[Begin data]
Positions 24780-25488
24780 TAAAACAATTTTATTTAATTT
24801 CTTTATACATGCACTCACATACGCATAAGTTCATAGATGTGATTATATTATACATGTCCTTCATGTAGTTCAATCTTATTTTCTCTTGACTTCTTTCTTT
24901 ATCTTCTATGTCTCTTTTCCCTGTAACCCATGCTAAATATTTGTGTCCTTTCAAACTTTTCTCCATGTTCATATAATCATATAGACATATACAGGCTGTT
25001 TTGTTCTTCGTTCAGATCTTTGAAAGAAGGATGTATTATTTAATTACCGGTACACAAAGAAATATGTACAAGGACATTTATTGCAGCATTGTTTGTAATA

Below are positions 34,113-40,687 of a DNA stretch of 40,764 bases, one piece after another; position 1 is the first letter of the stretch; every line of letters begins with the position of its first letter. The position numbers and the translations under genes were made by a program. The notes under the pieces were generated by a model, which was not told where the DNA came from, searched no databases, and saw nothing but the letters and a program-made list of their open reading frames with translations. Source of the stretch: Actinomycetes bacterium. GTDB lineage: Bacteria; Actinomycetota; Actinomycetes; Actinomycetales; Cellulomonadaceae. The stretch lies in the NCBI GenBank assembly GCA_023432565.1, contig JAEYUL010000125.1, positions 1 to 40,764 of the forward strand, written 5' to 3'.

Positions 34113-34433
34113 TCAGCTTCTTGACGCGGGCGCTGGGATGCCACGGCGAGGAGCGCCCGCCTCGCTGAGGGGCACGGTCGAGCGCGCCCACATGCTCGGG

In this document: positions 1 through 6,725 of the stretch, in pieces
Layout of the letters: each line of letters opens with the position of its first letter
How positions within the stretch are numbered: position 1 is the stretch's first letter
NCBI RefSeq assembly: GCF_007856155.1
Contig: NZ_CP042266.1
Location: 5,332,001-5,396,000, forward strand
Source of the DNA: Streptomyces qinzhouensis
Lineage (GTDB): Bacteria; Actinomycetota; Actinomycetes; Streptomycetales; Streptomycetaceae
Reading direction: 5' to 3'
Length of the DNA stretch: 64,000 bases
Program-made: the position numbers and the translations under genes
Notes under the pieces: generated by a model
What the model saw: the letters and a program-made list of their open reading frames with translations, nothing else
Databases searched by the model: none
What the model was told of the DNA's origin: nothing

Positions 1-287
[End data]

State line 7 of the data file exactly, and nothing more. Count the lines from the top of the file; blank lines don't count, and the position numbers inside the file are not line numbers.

Positions 34113-34433